SAFFORD, Ariz. (KGUN9-TV) On the stretch of Highway 191 between Safford and Morenci, you can't miss Atisha Russom and Angel Owens.
You can see them cheerfully waving as you approach the Black Hills Back Country Byway. The two women have a booth set up offering coffee, caffeinated drinks and smiles to passing commuters.
"It lets them know that somebody cares," Russom said. "It's pretty simple, just to let somebody know you care about them. You don't have to know them to care."
The pair started "Coffee on the Straight" on October 3rd following a deadly crash in the area that killed 21-year-old Angelica Aranda.
Many of the passing drivers are mine workers in Morenci who may face a long drive home, Russom said. The two women wanted to do what they can to make sure they get home safely, even offering rides to people who couldn't make it to work or home.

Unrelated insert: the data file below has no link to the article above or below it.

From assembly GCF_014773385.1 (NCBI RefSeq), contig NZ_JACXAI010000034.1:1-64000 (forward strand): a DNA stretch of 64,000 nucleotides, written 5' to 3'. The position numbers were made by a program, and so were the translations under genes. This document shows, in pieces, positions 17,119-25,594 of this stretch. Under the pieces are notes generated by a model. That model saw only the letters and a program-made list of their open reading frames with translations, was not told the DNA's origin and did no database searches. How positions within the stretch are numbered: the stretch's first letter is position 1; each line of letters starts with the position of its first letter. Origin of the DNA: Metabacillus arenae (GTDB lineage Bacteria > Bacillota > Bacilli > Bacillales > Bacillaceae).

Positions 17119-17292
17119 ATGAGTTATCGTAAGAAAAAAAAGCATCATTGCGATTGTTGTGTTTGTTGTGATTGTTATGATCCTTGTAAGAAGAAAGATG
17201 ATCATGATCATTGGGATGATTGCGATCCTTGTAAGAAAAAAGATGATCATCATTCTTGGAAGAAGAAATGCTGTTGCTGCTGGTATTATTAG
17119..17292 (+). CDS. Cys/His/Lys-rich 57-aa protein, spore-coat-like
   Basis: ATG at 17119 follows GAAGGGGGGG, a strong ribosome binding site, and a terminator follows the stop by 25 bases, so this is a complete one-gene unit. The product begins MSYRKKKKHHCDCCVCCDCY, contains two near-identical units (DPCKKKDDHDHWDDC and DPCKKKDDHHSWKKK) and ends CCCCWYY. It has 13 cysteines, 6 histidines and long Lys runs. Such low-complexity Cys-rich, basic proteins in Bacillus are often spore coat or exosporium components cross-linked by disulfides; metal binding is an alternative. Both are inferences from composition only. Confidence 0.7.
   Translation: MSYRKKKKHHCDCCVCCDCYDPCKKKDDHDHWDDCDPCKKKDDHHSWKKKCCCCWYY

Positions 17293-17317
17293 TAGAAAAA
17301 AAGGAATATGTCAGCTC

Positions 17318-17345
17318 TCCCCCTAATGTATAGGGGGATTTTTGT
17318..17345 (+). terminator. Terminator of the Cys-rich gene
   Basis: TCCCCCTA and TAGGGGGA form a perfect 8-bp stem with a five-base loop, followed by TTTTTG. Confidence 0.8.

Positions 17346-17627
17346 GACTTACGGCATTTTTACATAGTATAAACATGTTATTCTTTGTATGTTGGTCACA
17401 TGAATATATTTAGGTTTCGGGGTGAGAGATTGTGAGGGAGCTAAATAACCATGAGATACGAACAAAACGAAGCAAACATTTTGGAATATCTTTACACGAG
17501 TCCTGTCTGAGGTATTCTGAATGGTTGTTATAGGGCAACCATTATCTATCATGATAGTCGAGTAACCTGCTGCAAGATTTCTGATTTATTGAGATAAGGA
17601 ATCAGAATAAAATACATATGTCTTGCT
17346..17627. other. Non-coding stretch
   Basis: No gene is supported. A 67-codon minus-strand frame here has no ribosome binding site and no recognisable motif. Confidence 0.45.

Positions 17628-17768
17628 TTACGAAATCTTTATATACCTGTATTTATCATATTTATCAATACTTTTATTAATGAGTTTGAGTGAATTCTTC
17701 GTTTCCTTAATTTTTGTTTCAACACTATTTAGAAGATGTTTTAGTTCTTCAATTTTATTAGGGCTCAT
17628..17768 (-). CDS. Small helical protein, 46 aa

Owens says so far the response from the community has been amazing. They have gotten donations from the Morenci Fire Association, Walmart, Bashas and other locals who just stop by to thank them.
In the mornings Russom says they have about 30 people stop by and in the evenings around 15 people.
Just as the sun was setting Tuesday night, Austin Klump stopped by Coffee on the Straight for the second time this week. He was facing a long drive home and more than an hour in the car.
"I thought it was a good thing, helping people out is always good," Klump said. "I know I always get tired driving home on this road."
Klump says a lot of people have heard about the booth through word of mouth and through Facebook.
Russom says they hope to get some kind of movable shelter built.